‘Clean up your own mess’ President Mugabe, who is Chairman of the African Union, arrives at the Le Bourguet Complex for the official opening of COP21 on Monday
President Mugabe, who is Chairman of the African Union, arrives at the Le Bourguet Complex for the official  opening of COP21 on Monday

President Mugabe, who is Chairman of the African Union, arrives at the Le Bourguet Complex for the official opening of COP21 on Monday

Statement by His Excellency the President of the Republic of Zimbabwe and Chairman of the African Union, Cde R. G. Mugabe at the Leadership event at the United Nations Framework Convention on Climate Change Conference, Paris, France, on Monday, November 30 2015.

Your Excellency, Mr Francois Hollande, the President of France,
Your Excellencies, Heads of State and Government,
Your Excellency, the Secretary-General of the United Nations, Mr Ban Ki-moon,
The Executive Secretary of the United Nations Framework Convention on Climate Change,
Distinguished Delegates,
Ladies and Gentlemen,
Comrades and Friends.
I wish to thank you and the French people, for hosting this meeting. This is especially so in view of the fact that, hardly two weeks ago, many French lives were lost in a series of brutal terrorist attacks. We condemn such senseless attacks on innocent lives, and support global efforts to fight this challenge.Mr President,
Today we meet to address another major global challenge; that of climate change, which calls for global responses on our part. To that end, Mr President, Zimbabwe aligns itself with the common positions of the Africa Group, and of the G77 and China, on this very important issue, both for us and for future generations on our planet.

Today we face grave danger, as extreme weather phenomena, such as floods, droughts, and heat waves, among others, become the norm rather than the exception, in our respective countries. These extreme vagaries of the weather unleash hunger, disease, displacement, destruction and death on the affected communities. That damage, to livelihoods and on productivity, is particularly devastating for those of us in the developing world.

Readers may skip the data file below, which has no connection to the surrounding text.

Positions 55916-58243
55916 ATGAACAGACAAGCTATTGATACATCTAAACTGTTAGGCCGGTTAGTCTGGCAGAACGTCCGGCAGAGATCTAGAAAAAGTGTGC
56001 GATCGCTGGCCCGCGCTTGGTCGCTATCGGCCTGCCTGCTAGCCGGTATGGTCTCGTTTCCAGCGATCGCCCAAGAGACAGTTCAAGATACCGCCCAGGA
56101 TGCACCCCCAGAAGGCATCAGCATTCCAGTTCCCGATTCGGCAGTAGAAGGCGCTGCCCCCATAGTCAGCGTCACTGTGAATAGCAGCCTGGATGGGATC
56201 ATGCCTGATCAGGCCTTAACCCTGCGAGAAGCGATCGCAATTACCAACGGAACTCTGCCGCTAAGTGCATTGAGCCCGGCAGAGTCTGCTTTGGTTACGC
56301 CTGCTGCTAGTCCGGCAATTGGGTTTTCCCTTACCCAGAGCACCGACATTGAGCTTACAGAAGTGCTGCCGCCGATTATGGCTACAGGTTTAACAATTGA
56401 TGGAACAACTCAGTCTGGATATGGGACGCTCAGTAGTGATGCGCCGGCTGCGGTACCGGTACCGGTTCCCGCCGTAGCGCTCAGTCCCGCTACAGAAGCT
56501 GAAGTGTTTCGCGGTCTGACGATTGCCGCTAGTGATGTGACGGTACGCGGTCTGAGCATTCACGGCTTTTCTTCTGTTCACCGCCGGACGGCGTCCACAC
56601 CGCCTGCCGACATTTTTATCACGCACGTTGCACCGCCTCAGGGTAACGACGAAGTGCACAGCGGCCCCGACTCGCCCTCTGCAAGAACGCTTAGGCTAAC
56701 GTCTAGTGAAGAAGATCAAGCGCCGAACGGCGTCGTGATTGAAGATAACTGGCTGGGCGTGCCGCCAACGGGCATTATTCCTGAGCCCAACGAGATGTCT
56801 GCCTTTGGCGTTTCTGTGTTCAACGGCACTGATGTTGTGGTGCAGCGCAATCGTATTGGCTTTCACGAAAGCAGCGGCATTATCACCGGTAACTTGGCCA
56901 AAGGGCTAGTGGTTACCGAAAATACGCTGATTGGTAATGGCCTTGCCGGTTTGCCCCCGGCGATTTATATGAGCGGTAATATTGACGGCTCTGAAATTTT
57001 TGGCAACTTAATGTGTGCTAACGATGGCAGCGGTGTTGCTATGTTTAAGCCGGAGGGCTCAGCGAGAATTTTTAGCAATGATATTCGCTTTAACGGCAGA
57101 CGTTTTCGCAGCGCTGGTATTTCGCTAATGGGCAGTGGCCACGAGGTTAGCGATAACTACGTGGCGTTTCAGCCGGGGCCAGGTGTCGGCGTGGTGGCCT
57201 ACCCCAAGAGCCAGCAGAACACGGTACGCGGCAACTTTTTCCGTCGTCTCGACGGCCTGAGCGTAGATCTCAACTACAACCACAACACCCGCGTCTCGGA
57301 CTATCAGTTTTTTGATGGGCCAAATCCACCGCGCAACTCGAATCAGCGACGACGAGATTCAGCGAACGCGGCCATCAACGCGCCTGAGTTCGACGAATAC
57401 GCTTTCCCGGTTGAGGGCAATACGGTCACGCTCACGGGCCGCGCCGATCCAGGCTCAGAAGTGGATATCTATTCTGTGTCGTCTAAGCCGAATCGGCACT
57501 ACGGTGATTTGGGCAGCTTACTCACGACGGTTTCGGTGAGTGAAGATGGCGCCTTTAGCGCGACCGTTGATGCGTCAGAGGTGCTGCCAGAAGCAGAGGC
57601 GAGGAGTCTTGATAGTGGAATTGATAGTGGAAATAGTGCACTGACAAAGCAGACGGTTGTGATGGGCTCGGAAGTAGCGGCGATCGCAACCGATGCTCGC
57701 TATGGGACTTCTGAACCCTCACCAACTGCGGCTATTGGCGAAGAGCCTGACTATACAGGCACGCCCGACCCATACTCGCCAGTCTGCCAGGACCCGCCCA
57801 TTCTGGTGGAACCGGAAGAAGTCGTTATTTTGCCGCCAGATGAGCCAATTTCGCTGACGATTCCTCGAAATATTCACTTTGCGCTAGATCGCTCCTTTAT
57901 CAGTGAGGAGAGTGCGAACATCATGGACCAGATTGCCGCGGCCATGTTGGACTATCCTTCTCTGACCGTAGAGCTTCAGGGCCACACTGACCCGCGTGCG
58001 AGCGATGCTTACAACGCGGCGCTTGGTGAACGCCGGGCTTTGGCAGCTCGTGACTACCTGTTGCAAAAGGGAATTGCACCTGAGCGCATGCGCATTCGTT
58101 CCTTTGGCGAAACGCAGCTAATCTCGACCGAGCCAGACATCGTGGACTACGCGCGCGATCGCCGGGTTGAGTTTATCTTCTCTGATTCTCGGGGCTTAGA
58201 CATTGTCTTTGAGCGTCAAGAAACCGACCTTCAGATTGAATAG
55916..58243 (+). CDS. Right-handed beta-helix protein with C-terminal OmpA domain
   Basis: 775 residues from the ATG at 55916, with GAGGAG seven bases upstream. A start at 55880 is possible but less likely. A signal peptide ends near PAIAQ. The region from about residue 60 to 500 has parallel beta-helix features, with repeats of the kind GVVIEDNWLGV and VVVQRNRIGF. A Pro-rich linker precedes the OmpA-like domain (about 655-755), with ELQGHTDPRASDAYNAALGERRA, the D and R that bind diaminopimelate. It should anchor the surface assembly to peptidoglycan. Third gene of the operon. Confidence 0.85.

Mr President,

We are agreed that, unless climatic trends are reversed, disaster stalks our planet Earth. None of us here can dispute the fact that urgent corrective measures and actions, based on tenets of equity and justice, must be taken to avert the impending disaster. This, Mr President, is what we should strive to achieve at this important summit.

We are here to reach an agreement that will enhance the full, effective, balanced and sustained implementation of the 1992 United Nations Framework Convention on Climate Change, not to revise or otherwise weaken that Convention. We are dismayed by, and reject, attempts by developed countries to question and modify the very foundations of the global compact on common, but differentiated responsibilities, that form the bedrock of the Convention.

It is unconscionable that, not only are developed countries miserly in providing the means for implementation of the Convention, but also want to inordinately burden us with cleaning up the mess they themselves created.

Mr President,

We are neither creating nor imposing new responsibilities, for our developed country partners. They have accepted their historical responsibilities in contributing to the precarious climate environment we currently live in. Their record, to date, in living up to their obligations and commitments under the Convention and the Kyoto Protocol, has been well below expectations. Confidence, between and among us, a key ingredient in our partnership, has been eroded as a result. We have the opportunity, at this conference, to restore it.

Developed countries must assume their leading role in combating climate change. We, on our part, commit ourselves to meeting our obligations. When we express our expectations on such issues as mitigation and adaptation, loss and damage, provision of long-term financial resources, technology development and transfer, capacity-building, we do so as partners, not as deserving objects of charity from the developed world. For instance, African countries have collectively pledged mitigation efforts up to 2020 that exceed those of developed countries. We have done so, in spite of the fact that we contribute less to climate change, and in spite of our limited capacities to withstand its destructive effects. We cannot, and we will not, assume more obligations. Doing so will dent our development aspirations and, in particular, our efforts to eradicate poverty.

Mr President,

The world is looking to us, as we meet here, to move from rhetoric to actions. Those actions must start here. Let us demonstrate bold and determined leadership, and assure a safer and brighter future for current and future generations, by adopting, here in Paris, a fair, equitable, ambitious, comprehensive, balanced and sustainable agreement under the UN Framework Convention on Climate Change.

I thank you.

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